Learning from BIG mistakes
April 4th, 2011
It was 1986. I just had to scratch the entrepreneurial itch again. I had helped start a parent-cooperative elementary school, The Schoolhouse, ten years earlier, and wanted to start something in my ‘new’ field, energy conservation / energy management, which I entered back in ’79 after six years as an educator. Bernie Sanders had been elected Mayor of Burlington by a 10 vote margin five years earlier and Burlington was just beginning to be a hotbed for progressive politics, food and business, my real passions.
I answered an ad in the Burlington Free Press titled “Wanted: General Manager/Entrepreneur” to start-up and head-up an employee-owned and managed energy services company, that was to be the for-profit part of Vermont Energy Investment Corp’s (VEIC) double business plan.
After meeting with Beth and Blair, the co-founders and heads of VEIC, and hearing about their plan to kick-start the business by taking over the regional Weatherization Program (with the current mayor of Burlington’s help as the then community outreach Director), along with their 25 employees and $300,000 in state contracts, and their agreeing to include my commercial/industrial energy services business idea, I signed on.
It was like strapping myself to a 2,000 ton Titan Rocket. From zero revenue to half a million dollars in less than a few months. 30+ employees who were all being trained to be employee-owners, in addition to working on their ‘day job’. Providing low-income weatherization services to Chittenden/Grand Isle county residents one minute, installing the first packaged cogeneration system in VT at an Enosburg Falls Senior Living facility the next.
Talk about too much too fast!! As quickly as we had risen in ’86, we crashed down to earth in ’88 after hearing that the funding organization for our employee-owned business decided to stop funding start-ups. Of course that was after we spent over $50,000 of our own time and money hiring the very same Boston-based organization to train us in how to be an employee-owned and managed business.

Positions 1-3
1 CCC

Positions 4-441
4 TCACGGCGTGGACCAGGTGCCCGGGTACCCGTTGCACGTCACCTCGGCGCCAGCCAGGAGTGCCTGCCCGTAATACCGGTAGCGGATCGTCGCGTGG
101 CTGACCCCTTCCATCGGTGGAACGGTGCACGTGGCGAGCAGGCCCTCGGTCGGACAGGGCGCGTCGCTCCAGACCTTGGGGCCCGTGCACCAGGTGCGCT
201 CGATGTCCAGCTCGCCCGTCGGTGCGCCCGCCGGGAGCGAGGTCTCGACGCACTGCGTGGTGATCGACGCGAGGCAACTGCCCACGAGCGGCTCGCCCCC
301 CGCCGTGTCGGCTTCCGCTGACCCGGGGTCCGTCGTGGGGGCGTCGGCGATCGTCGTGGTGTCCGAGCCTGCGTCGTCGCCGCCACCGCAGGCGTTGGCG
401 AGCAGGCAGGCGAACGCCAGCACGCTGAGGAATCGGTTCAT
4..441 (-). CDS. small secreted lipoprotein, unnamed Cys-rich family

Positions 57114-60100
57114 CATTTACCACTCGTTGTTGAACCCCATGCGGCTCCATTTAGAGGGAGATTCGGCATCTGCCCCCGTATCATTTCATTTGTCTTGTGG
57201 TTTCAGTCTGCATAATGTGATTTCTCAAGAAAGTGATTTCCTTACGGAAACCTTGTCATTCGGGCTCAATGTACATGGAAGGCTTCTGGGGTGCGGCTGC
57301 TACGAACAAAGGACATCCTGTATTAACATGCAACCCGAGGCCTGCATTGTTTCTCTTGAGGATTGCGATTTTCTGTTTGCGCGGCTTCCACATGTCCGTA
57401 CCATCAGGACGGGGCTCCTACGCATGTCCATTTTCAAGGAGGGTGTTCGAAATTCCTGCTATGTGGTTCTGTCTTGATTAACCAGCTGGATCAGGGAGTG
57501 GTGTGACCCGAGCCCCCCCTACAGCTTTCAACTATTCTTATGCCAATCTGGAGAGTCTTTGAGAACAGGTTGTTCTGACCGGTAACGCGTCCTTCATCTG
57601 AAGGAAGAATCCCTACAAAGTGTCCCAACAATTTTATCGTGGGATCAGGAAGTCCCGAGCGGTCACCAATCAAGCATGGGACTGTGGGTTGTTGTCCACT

In addition to losing a business I lost a best friend, a lot of sleep and my perspective. I did gain a tremendous amount of understanding for what it takes to embrace incredibly different kinds of people in owning and managing a business, especially a business that was trying to succeed at all three bottom lines at the same time.
I learned that my dreams might sometimes be just that… only dreams. No basis for reality. I learned that seeing the world through rose colored glasses had its downside.
Lots of lessons. Costly lessons. I often refer to that two-year period as when I earned my MBA, the hard way.
So what did I learn? Focus on one (or two, tops) thing at a time. If you’re going to include a friend in the business make sure that you’re committed to full, and I mean FULL transparency. No matter how difficult that becomes.
And be prepared to fail. If you think in baseball terms, where the greatest most fantastic ball players of all time are known, and idolized, for having a lifetime hitting average of .344 (Ted Williams) or .342 (Babe Ruth) which means… You miss (fail) two out of three times.
That’s what success, dare I say greatness, looks like. Getting it right one time out of three.
As long as you’re learning, and enjoying it, most of the time.